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Background: We performed ex vivo adenoviral gene transfer in a mouse pancreatic islet transplant model to test the efficacy of this expression system. We then determined whether adenoviral-mediated expression of mouse interleukin (IL) 4 or IL-10 from transduced syngeneic islet grafts could prevent disease recurrence in diabetic nonobese diabetic (NOD) mice.

Methods: An adenoviral vector expressing [beta]-galactosidase (AdCMV[beta]Gal) was used to transduce BALB/c islets (2.5x103 plaque-forming units/islet), which were analyzed for glucose responsiveness, islet cell recovery, and efficiency of gene transfer. In vivo function and reporter gene expression were examined with AdCMV[beta]Gal-transduced islet grafts in alloxan-induced diabetic syngeneic recipients. Adenoviruses expressing either IL-4 or IL-10 were used in a similar fashion to infect NOD islets, which were characterized in vitro, as well as transplanted into diabetic syngeneic recipients.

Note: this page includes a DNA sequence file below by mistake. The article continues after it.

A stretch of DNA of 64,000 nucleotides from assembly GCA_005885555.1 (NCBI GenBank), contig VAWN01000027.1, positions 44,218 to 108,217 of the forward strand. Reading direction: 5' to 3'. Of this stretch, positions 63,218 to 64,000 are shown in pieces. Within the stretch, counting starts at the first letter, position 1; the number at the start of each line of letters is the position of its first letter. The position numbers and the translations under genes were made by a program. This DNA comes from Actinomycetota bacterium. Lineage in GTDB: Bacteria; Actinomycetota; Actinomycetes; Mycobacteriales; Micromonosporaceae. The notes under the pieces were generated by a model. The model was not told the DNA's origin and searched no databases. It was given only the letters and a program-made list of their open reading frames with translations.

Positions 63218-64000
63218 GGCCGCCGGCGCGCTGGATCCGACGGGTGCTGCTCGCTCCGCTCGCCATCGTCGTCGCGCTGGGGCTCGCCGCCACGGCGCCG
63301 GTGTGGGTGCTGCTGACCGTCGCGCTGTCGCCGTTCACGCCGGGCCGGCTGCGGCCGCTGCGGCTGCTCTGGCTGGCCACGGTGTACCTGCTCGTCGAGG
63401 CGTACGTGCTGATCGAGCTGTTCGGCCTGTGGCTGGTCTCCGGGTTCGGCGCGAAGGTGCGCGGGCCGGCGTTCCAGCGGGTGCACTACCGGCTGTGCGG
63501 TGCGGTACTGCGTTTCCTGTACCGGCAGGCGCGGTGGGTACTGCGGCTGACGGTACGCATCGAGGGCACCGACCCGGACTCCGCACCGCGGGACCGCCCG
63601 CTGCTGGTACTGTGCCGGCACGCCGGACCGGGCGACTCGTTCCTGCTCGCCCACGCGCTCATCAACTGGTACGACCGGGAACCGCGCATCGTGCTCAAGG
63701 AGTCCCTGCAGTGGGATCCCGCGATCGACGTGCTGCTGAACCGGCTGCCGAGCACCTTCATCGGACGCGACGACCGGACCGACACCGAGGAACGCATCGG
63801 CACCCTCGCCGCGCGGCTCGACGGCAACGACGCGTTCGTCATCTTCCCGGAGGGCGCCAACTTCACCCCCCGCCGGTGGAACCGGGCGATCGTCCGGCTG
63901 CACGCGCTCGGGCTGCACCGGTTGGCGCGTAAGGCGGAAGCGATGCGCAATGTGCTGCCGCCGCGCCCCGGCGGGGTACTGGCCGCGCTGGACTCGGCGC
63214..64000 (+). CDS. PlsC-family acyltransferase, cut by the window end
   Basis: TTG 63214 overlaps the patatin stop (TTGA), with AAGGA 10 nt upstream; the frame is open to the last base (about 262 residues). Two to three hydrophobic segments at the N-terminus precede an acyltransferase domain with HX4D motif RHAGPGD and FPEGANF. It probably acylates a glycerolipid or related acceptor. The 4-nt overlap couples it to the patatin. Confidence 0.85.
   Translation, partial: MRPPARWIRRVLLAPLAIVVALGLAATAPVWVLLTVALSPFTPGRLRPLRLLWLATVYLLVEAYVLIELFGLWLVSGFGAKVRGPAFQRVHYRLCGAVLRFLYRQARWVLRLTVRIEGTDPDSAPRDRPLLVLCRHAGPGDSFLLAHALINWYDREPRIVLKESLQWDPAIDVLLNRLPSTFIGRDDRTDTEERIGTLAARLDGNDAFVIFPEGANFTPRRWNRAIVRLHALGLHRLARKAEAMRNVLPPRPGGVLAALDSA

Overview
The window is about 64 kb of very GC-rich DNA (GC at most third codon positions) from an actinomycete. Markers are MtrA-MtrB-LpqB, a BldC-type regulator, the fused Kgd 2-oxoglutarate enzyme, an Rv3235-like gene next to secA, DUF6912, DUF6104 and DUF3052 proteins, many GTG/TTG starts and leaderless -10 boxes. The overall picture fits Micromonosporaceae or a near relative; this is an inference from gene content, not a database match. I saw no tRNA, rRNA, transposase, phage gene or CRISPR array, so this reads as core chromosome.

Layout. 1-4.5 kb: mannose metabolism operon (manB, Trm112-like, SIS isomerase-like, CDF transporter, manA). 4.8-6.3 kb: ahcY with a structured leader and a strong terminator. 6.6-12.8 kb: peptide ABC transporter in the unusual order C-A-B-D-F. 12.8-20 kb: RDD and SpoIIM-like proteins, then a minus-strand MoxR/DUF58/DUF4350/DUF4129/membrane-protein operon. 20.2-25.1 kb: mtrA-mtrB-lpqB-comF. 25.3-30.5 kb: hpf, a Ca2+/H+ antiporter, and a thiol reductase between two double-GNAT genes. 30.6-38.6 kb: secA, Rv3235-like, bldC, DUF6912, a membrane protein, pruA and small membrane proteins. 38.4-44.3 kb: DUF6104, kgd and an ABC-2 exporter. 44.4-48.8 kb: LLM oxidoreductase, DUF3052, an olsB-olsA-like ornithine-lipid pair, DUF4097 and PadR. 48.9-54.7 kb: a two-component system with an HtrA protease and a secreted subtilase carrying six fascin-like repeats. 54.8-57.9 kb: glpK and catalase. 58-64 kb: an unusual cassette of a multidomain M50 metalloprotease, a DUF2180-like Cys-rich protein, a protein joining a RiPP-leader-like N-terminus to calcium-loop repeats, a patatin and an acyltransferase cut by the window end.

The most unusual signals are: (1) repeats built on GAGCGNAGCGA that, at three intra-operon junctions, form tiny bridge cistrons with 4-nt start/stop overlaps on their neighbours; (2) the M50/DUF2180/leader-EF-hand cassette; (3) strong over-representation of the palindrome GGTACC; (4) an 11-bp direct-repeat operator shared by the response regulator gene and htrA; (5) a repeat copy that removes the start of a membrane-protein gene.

Results: In vitro functional studies showed no significant difference between control or transduced islets, with 50 /-4% of AdCMV[beta]Gal-infected islet cells staining positive for [beta]-galactosidase. Transplant recipients became nomoglycemic within 48 hr after transplant, and, although [beta]-galactosidase expression decreased over time, it was detectable in the graft for up to 8 weeks. Despite the nanogram quantities of IL-4 or IL-10 produced/day from each graft equivalent in vitro, transduced and transplanted NOD islets failed to prevent disease recurrence.

Conclusions: These results suggest that adenoviruses are efficient for at least medium term gene expression from islets in vivo, but neither IL-4 nor IL-10 alone can prevent autoimmune disease recurrence in NOD mice.

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